All Corps members are provided safe and comfortable housing with the focus on building community as a cohort. Oftentimes, the housing is a rectory or parsonage next to an Episcopal church.
Living together in community can be challenging at times, but also incredibly rewarding, as described by an ESC alum: "Building community is kind of like creating a family that’s forged by vulnerability, authenticity, tears and laughter. It means seeing yourself through the lens of the of the 'we' instead of the 'me.' It means long night walks, tough conversations, funny antics, sharing circles, dirty dishes, taking out the trash, broken commitments and forgiveness. It means being willing to try again. Community is the coming together of six individuals who become one heart."
"It’s assuring, especially after a year of living by myself, in my last year of college. Knowing that people I can come home to. Being able to say 'Helluu,' which is kind of our version of the classic 50s 'Honey, I’m home' kind of thing but it’s also it’s our own thing, a certain ritual and routine to tell people that we are coming home to them."
Life Together alum
Every program offers formation days. Some are half days, some full days. Some meet in shared space, others go off site for a more retreat-style setting. During formation time, the Corps community gathers to pray, check, and discuss topics in theology, spirituality, and social justice. Some favorite formation topics are liberation theology, Sabbath as resistance, Celtic spirituality, embodiment, contemplative photography, and nonviolent communication.
Our Corps members report that they love having the opportunity to gather intentionally to share our expertise and experience and to have set-side time to learn and grow personally and as a community.
"Coming from different denominations within the wider Christian tradition, we’ve had the opportunity to introduce one another to practices and tools from our own spiritual journeys, and learn from each other as we go."
Seattle SC 2021-2022 alum
Every Corps deploys to volunteer through local placement sites. These are mostly local nonprofits or other mission-driven organizations. From farming to immigrant outreach and from ministry to community organizing, these opportunities place Corps members in heart of the community for the work of justice-making.
Most programs involve 32 hours/week of experiential immersion, focused on honing professional skill development and moving forward social justice initiatives.
"Serving at the Youth and Family center, I’ve become more aware of the importance of showing up and listening. It’s easy when the pantry gets busy or when there’s a lot going on to shut down and to do what needs done. I’ve realized though the importance of stopping, of letting go of the need to make everything happen fast, to really listen and build a relationship with the person in front of me. "
Deaconess Anne House 2021-2022 alum
Weekly community meals are a great way for each community to spend time together cooking and delighting in good food.
"My favorite thing about living in community is trying everyone's home meals. Some are recipes passed down, others are college fill-ups. I would not have known the joy of butternut squash, full chicken with rosemary, or my favorite, pistachio pesto, without these community dinners."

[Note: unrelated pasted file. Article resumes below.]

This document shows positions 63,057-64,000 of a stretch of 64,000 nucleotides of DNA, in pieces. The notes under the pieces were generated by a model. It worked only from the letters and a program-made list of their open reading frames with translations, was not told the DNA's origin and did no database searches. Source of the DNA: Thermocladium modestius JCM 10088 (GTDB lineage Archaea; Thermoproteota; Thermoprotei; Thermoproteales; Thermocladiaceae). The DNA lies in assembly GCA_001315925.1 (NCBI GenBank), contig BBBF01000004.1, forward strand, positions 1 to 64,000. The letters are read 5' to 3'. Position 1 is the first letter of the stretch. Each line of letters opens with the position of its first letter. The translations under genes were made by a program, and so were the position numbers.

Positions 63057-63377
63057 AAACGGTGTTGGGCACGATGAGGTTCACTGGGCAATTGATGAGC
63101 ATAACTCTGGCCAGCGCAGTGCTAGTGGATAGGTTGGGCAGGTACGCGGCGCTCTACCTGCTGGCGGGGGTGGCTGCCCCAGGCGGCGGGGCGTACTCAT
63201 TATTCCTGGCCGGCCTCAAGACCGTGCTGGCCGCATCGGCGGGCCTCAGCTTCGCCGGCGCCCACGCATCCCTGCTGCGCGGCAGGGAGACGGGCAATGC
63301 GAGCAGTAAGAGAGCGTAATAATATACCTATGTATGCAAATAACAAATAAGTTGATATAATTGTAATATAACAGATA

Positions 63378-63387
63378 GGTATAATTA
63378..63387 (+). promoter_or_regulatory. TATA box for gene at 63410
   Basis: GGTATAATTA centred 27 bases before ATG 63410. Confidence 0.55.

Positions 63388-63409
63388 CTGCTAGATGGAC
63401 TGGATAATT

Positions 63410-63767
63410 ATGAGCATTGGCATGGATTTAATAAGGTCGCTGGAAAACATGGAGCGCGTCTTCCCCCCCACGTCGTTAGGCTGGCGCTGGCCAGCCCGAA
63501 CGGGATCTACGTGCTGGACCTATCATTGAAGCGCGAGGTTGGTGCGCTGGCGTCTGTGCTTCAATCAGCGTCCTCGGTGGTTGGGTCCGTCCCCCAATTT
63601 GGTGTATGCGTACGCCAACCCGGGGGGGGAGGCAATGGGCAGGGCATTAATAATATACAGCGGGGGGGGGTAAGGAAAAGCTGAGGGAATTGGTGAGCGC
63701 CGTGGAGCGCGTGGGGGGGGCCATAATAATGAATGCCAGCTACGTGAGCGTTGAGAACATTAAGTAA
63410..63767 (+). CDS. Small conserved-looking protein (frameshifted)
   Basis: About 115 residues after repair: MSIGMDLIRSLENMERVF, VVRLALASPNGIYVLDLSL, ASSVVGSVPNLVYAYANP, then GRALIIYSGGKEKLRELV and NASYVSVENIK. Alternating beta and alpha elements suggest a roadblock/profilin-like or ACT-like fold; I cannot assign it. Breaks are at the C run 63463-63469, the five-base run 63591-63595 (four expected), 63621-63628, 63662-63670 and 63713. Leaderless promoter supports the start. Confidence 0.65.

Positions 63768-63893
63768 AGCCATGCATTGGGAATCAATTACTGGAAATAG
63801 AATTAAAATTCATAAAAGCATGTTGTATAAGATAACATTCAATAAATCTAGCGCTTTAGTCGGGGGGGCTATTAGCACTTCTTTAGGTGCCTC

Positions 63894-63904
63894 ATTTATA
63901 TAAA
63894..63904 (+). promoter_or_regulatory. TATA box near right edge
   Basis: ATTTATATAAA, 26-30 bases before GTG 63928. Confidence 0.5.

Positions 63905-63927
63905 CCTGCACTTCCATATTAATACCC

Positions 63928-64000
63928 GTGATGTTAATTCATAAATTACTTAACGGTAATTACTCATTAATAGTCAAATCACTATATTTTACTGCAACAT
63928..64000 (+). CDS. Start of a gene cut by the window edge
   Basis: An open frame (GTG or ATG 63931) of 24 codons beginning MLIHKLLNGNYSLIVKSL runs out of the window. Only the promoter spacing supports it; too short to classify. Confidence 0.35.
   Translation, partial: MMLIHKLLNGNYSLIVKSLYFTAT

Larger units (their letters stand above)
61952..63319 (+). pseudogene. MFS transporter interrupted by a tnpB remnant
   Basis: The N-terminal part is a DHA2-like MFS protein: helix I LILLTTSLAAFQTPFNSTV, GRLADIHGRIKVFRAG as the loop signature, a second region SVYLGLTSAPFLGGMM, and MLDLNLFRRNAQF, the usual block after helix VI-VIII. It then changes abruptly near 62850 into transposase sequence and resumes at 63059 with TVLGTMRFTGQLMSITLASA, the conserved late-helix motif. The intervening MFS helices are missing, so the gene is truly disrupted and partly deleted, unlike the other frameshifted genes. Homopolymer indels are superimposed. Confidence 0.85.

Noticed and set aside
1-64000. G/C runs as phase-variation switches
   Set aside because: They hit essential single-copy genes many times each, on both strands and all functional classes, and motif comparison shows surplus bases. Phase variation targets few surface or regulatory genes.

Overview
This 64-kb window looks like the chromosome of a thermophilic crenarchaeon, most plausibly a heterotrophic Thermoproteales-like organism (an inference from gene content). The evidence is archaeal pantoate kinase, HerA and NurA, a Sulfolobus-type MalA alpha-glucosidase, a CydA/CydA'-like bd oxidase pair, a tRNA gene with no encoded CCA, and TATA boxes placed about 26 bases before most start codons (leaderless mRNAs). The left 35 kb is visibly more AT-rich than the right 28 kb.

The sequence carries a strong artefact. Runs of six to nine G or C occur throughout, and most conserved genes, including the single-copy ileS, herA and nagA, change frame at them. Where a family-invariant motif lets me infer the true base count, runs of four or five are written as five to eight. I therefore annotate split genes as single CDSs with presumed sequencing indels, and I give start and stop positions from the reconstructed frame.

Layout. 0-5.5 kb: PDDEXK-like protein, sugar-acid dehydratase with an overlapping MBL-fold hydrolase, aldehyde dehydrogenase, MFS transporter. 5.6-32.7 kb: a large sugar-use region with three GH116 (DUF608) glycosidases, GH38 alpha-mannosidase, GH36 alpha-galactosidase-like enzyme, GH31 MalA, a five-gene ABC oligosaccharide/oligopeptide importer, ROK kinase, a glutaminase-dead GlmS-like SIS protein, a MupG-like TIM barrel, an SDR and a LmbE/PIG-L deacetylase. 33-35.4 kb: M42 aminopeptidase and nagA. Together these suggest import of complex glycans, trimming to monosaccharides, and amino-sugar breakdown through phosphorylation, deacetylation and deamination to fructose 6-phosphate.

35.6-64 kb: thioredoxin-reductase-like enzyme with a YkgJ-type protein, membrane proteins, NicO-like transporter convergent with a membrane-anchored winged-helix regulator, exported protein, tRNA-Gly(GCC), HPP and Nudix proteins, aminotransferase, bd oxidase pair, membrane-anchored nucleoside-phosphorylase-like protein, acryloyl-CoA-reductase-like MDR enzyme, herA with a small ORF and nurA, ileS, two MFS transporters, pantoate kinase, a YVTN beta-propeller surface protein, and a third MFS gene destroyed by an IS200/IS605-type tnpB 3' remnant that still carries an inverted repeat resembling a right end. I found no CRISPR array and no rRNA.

ESC 2021-2022 alum
"These weekly community meals have been a great way for us to enjoy each other’s company, have some quality ABBA dance parties, and delight in good food. Cooking for 6 people can be a challenge!"
Seattle SC 2021-2022 alum
Through Episcopal Service Corps, young adults have an opportunity to explore faith through a variety of spiritual practices. Because our Corps come from diverse backgrounds, spiritual practice can have a variety of meanings.
Oftentimes, our practices involve prayer, music, and study of sacred writings from a wide range of traditions.Programs are often located near an Episcopal church will allows members to attend services, workshops, and other educational opportunities.
Every program requires some form of “mandatory fun,” an opportunity for the community to bond. This can look as laid-back as watching movies and playing board games or as busy as a day visiting local attractions. Making time for “mandatory fun” is an opportunity for every Corps to create memories that they will carry with them well beyond the program year.
Every ESC year incorporates one or more retreats. These can be a day, a week, or two weeks in length. Regardless of the timing, our retreats are designed for our Corps to go deep. We go deep in true community life. We go deep in reflecting on our intention and call. We go deep in exploring what it means to be a spiritual being. Here in ESC, we go deep.
"There are so many opportunities to reflect and ask deep questions of myself and others in this program. The year has been a bumpy one, as is any adventurous part of one’s life, but looking back thus far I can say one thing: never stop looking for yourself, for you are always one moment away from new: new perspectives, new opinions, new experiences, new challenges, newfound identity, new confidence—it all leads to a place within where you go from asking “who am I?” to curiously saying “ah, now that makes sense… what next?” That has been my favorite part of the program, albeit that question should never completely go away because in life we should always be checking in with ourselves “who am I?” And the plentiful vocational and spiritual questions that come with it. But, I can say with a full smile, I am a lot closer to the discovery of my own heart, my own identity, than I ever was in August— and that is something I will never forget.” Jennica